A few weeks ago, Candido Padrón Padrón, Minister of Foreign Affairs of the Canary Islands, visited San Antonio and brought new gowns for the statue. Assisted by members of the Canary Islands Descendants Association, the minister himself made sure that the handmade dress and robe were put on appropriately – a well-known procedure in the Canaries, where the omnipresent Virgin of Candelaria statues receive new clothes every year.
It was Padrón’s first official visit to San Antonio, where he was welcomed by Mayor Ivy R. Taylor and recognized with an Alcalde certificate in front of City Council.
“Walking through your beautiful city, I am constantly reminded of the settlers who came here in 1731. Seeing how San Antonio embraces its Canarian heritage to this day fills me with great joy and gratitude,” the minister said, visibly moved.
He also expressed a desire to knit even closer ties between his government and the Alamo City, especially since the Canary Islands Trade and Investment Office formerly located downtown on South St. Mary’s Street was shut down during the Great Recession. Now, the newly-founded Associates of the Confederation of Isleño North American Heritage (ACINH) aims to promote existing and new partnerships in the areas of culture and commerce. One of ACINH’s first projects was a documentary film on St. Bernard Parish near New Orleans, founded by 2,000 Canarians in the late 18th century, following San Antonio’s settlement. Minister Padrón screened the documentary during a visit to the San Antonio Public Library, where he met with Library Director Ramiro Salazar to discuss an exchange database that would help San Antonians research their ancestry with the help of historic documents from the Canaries.
To the excitement of local officials and Canary Islands descendants, the minister additionally announced that two more documentary films are planned: one will showcase Miami and Florida, where the largest immigrant population from the Spanish islands lives today, and the second one will feature the story and heritage of the Isleños that first settled in San Antonio. Furthermore, after opening the 2013 San Antonio Film Festival and several screenings across Texas, the docudrama “Texas Before The Alamo” from San Antonio filmmaker Bill Millet is expected to be released on public television later this year.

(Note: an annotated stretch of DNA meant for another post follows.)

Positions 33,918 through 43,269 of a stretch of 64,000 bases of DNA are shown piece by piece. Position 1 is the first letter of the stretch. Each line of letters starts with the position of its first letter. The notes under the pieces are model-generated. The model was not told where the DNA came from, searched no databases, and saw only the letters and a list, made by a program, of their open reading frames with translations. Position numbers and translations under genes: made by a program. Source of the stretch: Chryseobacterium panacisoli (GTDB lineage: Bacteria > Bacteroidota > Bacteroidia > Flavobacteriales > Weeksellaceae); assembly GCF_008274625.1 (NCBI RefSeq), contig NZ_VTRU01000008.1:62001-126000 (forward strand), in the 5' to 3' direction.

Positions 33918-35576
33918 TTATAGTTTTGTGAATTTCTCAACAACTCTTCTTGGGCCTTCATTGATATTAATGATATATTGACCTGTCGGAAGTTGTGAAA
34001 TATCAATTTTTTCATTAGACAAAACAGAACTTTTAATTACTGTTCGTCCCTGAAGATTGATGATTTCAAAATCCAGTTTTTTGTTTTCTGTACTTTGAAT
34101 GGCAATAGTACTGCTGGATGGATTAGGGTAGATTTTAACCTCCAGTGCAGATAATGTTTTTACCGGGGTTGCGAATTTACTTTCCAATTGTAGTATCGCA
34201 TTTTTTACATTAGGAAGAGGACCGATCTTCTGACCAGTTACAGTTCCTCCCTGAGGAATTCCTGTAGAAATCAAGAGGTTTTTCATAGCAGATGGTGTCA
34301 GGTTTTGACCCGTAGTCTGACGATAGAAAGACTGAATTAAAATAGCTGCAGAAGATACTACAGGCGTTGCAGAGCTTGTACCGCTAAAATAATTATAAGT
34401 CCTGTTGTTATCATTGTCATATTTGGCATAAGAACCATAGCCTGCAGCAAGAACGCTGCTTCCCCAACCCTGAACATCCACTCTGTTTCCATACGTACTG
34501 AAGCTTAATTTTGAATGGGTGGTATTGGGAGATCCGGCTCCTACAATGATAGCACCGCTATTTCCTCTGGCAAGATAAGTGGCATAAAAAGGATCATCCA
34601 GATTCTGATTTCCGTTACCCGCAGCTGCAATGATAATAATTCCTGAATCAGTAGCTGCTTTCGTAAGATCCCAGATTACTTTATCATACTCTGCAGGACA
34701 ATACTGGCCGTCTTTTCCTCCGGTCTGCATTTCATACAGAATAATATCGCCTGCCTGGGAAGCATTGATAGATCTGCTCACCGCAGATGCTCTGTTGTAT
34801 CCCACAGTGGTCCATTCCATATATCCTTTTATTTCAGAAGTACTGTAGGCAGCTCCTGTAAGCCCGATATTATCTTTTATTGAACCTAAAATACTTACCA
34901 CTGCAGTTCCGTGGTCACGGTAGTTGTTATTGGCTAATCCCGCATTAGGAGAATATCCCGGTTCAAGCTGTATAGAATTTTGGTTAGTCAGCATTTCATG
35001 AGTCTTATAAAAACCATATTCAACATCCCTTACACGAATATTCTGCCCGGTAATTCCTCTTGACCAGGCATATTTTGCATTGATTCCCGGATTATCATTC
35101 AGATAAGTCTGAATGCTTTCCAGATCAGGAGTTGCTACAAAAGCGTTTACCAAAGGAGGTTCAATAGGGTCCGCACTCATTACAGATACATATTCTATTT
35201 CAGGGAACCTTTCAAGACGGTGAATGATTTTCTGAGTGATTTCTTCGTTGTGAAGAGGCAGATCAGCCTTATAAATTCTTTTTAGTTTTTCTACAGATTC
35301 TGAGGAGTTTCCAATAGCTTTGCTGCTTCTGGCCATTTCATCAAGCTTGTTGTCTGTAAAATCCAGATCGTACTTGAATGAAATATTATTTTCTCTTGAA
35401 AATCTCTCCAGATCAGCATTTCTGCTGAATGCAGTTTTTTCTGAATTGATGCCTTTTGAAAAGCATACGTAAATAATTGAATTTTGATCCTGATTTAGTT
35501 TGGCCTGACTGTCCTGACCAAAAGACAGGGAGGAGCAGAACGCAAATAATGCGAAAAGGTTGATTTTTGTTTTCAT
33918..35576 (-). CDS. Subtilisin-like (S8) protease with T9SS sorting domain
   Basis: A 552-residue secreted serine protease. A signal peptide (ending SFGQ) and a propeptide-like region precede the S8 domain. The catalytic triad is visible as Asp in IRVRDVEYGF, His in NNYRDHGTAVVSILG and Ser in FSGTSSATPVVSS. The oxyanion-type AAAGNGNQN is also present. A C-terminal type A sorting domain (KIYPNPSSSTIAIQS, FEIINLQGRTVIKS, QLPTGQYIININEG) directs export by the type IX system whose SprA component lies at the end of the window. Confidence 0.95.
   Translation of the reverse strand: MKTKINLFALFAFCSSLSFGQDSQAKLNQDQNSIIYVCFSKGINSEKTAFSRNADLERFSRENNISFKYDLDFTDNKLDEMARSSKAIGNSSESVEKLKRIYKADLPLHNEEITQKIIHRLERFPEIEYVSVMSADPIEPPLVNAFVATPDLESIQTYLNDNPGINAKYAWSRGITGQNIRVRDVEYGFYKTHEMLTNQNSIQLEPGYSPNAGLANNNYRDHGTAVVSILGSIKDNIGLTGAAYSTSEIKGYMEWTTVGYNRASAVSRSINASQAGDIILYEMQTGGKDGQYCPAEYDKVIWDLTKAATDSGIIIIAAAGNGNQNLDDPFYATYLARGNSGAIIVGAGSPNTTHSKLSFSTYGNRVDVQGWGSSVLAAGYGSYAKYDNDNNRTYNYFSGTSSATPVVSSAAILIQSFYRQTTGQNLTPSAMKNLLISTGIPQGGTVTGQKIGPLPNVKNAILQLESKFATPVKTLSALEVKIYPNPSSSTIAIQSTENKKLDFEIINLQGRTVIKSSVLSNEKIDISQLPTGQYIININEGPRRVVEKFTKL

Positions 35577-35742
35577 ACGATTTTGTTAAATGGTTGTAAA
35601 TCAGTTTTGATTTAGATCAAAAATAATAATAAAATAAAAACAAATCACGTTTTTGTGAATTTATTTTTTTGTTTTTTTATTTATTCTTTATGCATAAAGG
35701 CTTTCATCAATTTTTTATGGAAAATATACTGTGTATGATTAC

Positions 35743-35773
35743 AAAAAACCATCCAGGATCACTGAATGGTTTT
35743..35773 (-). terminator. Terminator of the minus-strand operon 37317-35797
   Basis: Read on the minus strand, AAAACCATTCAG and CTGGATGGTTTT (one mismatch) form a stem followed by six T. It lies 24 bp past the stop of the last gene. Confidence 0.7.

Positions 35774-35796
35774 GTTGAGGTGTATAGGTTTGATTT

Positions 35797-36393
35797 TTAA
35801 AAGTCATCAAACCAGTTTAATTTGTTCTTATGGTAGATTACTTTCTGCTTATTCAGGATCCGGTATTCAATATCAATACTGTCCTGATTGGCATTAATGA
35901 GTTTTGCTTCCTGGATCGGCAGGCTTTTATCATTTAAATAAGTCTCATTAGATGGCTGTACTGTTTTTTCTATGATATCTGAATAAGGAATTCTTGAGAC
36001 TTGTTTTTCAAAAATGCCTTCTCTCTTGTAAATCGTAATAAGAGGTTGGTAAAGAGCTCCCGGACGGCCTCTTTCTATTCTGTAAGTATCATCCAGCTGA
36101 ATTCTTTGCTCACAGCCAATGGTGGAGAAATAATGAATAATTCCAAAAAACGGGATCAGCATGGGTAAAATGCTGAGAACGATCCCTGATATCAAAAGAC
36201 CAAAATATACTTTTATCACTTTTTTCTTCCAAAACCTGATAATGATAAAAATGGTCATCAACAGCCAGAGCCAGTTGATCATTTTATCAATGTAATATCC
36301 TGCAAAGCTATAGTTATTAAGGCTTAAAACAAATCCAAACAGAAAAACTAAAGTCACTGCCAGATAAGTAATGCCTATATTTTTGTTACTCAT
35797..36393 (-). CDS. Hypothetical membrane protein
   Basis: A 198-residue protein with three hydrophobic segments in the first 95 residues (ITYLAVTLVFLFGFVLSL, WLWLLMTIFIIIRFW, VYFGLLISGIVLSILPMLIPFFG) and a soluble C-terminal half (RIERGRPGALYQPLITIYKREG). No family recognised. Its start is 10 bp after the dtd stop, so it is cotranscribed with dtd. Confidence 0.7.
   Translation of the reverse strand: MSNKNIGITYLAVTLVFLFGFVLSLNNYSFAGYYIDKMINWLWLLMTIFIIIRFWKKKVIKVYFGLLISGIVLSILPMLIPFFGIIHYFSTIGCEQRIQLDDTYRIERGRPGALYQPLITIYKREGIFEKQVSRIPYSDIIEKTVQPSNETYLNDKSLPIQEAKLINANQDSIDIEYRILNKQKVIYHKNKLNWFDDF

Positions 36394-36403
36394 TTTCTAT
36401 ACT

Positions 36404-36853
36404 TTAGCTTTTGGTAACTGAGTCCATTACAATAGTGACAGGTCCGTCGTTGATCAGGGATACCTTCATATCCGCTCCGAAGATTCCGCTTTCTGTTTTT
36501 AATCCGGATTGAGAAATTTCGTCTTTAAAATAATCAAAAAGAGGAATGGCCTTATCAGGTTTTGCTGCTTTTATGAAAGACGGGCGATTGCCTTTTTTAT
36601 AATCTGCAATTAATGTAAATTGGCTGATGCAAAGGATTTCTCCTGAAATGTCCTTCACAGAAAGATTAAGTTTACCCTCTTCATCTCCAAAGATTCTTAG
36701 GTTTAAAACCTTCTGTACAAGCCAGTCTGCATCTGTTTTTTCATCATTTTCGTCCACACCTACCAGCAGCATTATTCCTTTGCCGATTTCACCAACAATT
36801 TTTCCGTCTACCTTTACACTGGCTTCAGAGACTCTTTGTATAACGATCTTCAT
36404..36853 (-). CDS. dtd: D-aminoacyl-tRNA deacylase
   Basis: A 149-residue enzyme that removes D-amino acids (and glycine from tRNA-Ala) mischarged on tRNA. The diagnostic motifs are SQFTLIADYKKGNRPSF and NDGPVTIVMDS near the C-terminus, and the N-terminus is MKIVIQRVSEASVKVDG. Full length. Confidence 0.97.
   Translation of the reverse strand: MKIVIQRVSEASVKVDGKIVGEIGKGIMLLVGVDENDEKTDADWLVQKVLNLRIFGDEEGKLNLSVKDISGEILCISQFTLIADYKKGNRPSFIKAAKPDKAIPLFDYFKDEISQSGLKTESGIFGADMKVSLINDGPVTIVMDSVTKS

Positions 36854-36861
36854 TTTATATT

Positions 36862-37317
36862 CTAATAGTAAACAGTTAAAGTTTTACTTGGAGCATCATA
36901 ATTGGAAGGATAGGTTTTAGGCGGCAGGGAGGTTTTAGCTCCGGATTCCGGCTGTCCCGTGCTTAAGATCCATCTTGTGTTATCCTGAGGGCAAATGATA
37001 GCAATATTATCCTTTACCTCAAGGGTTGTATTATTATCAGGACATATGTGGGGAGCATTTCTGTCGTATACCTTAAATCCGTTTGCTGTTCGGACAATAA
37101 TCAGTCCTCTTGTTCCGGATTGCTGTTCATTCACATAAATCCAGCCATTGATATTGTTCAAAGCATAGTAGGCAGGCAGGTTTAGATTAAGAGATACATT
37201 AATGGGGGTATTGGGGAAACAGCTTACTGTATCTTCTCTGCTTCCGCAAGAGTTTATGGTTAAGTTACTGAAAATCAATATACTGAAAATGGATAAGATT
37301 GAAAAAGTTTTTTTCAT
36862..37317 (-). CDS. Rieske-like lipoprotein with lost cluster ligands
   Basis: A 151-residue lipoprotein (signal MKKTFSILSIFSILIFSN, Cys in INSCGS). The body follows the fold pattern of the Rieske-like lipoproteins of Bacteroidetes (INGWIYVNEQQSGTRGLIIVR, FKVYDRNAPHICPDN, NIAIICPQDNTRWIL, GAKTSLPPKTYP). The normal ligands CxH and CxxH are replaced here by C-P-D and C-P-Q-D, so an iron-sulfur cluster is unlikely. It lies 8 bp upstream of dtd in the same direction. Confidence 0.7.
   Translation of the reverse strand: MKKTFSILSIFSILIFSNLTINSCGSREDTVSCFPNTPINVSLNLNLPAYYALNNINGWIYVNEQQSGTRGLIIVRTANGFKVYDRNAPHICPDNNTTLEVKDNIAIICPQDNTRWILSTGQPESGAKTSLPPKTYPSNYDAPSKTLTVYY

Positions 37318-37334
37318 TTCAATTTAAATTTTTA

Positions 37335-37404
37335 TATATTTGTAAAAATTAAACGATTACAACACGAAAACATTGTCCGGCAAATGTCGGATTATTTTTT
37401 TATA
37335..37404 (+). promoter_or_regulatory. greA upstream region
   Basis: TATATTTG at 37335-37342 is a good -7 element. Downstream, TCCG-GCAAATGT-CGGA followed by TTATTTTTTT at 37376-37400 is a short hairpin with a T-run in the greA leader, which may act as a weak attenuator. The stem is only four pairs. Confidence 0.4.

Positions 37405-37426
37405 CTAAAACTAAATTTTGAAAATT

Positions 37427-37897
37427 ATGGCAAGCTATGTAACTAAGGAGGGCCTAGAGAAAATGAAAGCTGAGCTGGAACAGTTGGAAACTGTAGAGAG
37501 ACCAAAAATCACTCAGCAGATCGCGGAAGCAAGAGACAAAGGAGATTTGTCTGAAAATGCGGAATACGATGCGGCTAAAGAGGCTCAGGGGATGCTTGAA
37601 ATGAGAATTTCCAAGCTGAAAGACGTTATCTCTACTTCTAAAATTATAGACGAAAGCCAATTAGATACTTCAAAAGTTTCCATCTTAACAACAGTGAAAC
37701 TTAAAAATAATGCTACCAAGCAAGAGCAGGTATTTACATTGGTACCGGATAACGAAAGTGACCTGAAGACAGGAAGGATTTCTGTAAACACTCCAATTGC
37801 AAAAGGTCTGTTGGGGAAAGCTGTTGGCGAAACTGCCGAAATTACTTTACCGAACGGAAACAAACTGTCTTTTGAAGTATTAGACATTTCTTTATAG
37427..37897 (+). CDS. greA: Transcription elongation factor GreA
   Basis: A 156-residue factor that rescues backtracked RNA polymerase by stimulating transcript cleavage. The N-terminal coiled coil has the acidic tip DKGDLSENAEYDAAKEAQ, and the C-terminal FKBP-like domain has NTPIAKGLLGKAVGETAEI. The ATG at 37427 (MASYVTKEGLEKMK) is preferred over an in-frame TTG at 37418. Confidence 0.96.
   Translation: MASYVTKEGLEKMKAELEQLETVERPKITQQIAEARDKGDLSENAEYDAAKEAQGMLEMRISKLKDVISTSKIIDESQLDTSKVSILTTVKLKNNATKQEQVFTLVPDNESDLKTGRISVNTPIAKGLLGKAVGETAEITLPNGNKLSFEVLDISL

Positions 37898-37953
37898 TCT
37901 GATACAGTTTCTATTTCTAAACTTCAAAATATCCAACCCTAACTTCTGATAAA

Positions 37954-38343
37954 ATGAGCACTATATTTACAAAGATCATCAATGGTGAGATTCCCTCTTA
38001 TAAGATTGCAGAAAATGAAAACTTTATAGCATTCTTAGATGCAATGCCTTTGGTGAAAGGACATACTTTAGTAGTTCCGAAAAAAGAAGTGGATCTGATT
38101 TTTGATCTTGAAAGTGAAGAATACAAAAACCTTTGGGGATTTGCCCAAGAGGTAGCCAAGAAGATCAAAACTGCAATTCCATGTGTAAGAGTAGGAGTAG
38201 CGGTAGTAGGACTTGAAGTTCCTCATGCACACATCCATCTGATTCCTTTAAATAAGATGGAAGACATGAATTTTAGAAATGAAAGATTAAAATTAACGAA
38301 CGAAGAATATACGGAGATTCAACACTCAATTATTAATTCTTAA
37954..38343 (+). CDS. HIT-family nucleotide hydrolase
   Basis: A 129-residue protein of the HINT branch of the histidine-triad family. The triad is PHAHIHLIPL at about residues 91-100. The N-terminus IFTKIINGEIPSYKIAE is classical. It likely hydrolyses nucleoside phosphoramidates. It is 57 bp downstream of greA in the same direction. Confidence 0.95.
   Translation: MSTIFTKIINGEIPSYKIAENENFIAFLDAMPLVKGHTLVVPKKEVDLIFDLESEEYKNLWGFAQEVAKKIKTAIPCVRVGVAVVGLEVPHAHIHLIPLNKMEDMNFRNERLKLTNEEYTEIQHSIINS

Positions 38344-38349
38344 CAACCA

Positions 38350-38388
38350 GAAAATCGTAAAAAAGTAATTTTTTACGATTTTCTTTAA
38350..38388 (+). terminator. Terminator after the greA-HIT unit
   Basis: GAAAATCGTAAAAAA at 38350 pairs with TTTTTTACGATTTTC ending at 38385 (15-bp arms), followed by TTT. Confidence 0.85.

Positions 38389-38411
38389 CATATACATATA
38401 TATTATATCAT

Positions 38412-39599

“Over the years, we have had many cultural, educational, and economic exchanges with Las Palmas and Santa Cruz de Tenerife, our two sister cities on the Canary Islands,” said Sherry Dowlatshahi, the City of San Antonio’s Chief of Protocol and Head of International Relations. “Mutually beneficial partnerships require continuous fostering, which is why we welcome the Canary Islands’ plans to reinvigorate their efforts. This relationship is very important to us.”
Tenth generation Isleño Pacheco hopes that Minister Padrón’s visit and the upcoming documentary will draw more attention to the story of his ancestress Maria Bethencourt and the 55 early settlers from the Canary Islands.
“It could be the beginning of a new chapter,” he said.
*Featured/top image: Members of the Canary Islands Descendents Association the new robe on the Virgin of Candelaria. Courtesy photo.